Most enterprise technology uses batch processing and is designed to move data from one database to another; otherwise it requires people to go and find the data they need. To be more responsive, new technologies capture and process events that are triggered by underlying systems and manage them through complex event processing (CEP). This technology is part of our research in the general category of information management; and in researching the category we call operational intelligence but now CEP is becoming embedded in other technologies in the enterprise.
One instance of that is the recently launched Salesforce Chatter, a business collaboration technology that extends the social concepts of Facebook and Twitter to the enterprise; that is, it enables people across and within departments and processes to communicate and provide updates on activities relevant to their mutual productivity and the outcomes of their efforts. I assessed this technology when it was announced in 2009 (See: “Salesforce Chatter Brings Social Collaboration and Media into Business”), and my colleague recently reviewed it (See: “The Buzz Is about Salesforce.com Chatter”); now the vendor is building up to the second major release of it.
Excitement about Chatter is warranted, but the challenge for organizations is how to make their existing systems and applications support it from an event enablement and overall business process perspective. While salesforce.com’s demos make that look easy, it is not a snap to connect to your enterprise systems like an older version of SAP or an industry application from Oracle, much less configure the underlying data processing in mainframes to provide updates to Chatter.
Addressing this issue is iWay Software, an operating unit of Information Builders, which announced that it can integrate Salesforce Chatter with more than 300 enterprise sources or systems, including critical databases, systems and applications from Oracle, SAP and many others that have been acquired by the two. The background of iWay Software is in enterprise application integration (EAI) but has expanded to support data integration, master data management, data quality from on-premise and now to cloud computing and CEP, as I assessed earlier this year (See: “iWay Software Deepens Information Management Expands to Cloud Computing”).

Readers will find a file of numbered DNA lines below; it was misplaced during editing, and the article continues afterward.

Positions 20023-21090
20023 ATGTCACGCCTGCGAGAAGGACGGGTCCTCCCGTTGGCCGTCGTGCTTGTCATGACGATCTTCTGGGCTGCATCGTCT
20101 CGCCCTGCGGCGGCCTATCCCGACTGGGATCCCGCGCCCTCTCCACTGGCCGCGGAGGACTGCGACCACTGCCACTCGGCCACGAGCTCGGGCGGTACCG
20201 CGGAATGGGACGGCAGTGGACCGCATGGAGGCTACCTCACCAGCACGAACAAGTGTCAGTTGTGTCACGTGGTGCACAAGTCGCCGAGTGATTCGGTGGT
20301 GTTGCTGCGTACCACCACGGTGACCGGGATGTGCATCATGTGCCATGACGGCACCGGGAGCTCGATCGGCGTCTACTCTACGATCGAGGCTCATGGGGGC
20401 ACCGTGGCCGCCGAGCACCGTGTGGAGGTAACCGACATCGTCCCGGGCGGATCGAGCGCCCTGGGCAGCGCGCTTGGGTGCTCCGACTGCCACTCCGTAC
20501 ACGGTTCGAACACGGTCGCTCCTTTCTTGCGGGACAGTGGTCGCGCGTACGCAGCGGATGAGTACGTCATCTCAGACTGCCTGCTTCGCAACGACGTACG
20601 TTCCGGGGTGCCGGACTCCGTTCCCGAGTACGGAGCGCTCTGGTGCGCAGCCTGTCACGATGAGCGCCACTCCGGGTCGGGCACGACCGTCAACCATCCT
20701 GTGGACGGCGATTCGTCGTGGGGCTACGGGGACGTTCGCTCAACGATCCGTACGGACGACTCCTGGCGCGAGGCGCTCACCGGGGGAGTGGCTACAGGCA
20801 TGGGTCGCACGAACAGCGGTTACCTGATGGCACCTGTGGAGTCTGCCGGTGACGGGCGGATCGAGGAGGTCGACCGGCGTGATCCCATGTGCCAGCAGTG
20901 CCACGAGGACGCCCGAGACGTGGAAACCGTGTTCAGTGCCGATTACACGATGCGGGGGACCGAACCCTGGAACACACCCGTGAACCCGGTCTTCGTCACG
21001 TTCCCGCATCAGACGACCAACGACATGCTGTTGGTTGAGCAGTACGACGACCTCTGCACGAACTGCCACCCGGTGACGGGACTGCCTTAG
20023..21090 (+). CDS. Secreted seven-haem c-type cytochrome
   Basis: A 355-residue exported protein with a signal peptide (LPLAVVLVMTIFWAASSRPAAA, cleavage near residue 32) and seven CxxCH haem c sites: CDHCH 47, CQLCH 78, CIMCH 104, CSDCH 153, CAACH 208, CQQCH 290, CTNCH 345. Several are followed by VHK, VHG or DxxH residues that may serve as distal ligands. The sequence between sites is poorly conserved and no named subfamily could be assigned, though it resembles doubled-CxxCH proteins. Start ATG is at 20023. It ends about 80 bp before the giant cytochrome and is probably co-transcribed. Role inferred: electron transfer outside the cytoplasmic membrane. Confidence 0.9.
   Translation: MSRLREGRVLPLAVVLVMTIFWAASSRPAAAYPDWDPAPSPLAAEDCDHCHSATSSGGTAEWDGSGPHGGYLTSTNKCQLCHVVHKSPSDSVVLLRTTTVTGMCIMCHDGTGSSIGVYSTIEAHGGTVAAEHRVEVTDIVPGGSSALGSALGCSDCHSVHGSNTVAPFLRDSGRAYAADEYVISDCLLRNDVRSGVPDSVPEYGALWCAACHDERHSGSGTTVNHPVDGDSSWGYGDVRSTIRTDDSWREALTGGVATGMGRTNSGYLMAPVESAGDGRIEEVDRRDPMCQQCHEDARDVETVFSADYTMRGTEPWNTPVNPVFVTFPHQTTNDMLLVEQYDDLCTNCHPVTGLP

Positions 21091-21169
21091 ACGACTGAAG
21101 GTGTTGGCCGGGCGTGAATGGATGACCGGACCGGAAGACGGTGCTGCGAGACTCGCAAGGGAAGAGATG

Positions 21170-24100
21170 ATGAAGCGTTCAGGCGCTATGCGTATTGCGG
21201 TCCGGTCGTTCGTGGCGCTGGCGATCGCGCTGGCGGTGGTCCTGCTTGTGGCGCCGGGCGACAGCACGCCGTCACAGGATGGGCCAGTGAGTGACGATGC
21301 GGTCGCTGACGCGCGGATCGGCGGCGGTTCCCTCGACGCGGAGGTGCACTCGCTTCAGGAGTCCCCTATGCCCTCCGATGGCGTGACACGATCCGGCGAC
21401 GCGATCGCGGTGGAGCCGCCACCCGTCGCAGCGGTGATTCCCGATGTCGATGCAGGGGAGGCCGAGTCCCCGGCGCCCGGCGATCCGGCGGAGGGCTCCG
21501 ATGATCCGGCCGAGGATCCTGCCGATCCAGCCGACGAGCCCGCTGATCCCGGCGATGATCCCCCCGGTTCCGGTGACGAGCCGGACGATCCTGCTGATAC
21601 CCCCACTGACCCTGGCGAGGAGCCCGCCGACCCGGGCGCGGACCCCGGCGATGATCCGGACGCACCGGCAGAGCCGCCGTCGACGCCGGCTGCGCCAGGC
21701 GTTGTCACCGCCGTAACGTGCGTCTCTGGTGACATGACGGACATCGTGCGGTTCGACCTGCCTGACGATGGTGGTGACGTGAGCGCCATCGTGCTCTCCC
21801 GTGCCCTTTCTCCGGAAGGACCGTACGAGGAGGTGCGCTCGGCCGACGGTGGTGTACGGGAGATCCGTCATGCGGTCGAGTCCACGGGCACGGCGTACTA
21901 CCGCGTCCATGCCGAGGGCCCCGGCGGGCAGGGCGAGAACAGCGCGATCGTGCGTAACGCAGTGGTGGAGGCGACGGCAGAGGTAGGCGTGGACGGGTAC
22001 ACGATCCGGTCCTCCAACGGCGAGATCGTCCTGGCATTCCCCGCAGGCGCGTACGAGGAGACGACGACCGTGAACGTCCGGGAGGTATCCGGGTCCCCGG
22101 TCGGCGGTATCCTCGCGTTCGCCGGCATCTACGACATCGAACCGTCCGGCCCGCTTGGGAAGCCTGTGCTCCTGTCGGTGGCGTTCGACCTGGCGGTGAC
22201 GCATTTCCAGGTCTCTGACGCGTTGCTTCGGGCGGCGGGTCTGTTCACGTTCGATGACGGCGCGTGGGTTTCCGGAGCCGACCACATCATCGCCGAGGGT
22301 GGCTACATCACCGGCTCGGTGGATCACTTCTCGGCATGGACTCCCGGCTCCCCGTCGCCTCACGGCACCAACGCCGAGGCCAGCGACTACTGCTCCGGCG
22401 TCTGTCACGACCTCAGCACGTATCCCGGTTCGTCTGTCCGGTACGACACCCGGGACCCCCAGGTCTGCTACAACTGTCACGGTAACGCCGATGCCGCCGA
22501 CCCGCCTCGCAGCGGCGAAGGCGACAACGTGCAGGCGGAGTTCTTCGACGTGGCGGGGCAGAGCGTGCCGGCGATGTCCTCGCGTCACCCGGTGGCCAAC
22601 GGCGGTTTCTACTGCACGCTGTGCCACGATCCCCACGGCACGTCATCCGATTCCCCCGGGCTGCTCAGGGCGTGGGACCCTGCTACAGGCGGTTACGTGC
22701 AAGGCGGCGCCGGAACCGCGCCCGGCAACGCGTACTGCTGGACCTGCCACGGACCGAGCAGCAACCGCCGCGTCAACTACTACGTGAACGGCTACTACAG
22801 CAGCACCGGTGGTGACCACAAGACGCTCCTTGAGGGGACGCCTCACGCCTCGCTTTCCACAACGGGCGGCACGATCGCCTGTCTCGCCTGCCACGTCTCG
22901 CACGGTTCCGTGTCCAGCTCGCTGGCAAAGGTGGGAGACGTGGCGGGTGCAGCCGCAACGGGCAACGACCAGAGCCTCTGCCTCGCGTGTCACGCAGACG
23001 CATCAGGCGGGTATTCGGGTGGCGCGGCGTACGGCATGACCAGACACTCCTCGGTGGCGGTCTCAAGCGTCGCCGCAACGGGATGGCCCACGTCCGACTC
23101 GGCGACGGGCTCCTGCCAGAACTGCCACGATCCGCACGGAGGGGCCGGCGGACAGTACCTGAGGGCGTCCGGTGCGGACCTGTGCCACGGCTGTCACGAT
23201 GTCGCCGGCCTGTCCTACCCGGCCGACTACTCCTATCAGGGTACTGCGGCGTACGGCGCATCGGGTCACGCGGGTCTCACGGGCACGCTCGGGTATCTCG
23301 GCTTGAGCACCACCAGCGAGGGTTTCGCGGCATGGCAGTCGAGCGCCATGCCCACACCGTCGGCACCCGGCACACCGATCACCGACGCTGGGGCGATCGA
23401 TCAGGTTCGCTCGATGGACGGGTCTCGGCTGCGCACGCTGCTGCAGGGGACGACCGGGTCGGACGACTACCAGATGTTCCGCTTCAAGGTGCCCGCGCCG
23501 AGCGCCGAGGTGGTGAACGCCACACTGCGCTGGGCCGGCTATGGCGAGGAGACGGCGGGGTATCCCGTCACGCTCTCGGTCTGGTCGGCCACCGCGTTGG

This foundation helps iWay CEP Enable not just to connect systems to collaborate in Chatter but also to take Chatter into workflows across ERP and CRM systems. A simple video from iWay Software shows how you can integrate Salesforce Chatter with enterprise systems and gain more value from the major investments already made in those applications. When those systems are interconnected through iWay CEP Enable, iWay Cloud Services provide tools to integrate them; this is a much easier method than having IT build custom connectors one at a time (and create new disconnected stovepipes).
Instead of just event-enabling a system, iWay applies discovery techniques to determine the association of events and activities and adds filtering, rules and workflow that can be used to update the originating applications and systems in a secure manner. The capabilities are available today to integrate systems with Salesforce Chatter and Twitter along with supporting RSS and Web 2.0 APIs, and I expect iWay Software to be ready to support Salesforce Chatter 2 soon after it is released. Salesforce.com should be excited to have such a partner boost its cloud computing business by integrating Chatter with enterprise systems in a simple manner.
This technology advance by iWay Software makes possible the prospect of deploying activity streams across systems and into business collaboration. Operational intelligence of this sort can harness the power of CEP to facilitate improvement in operational productivity and performance as I have asserted.
Our benchmark research in operational intelligence and CEP shows that 72 percent of organizations want to use CEP to reduce the time required to respond to opportunities or new situations. This is an important step beyond the dead end of business activity monitoring (BAM) that I noted in 2009. Responding to events and taking action is more important than just monitoring them – that is what operational intelligence is all about. This combination of technologies is an innovative and disruptive technology in 2010 that I pointed out at the beginning of this year for enterprises to examine. I expect this enabling technology to create a major buzz at the annual Dreamforce, coming up in December, as more and more CIOs and IT organizations look for integration of the salesforce.com products to the enterprise.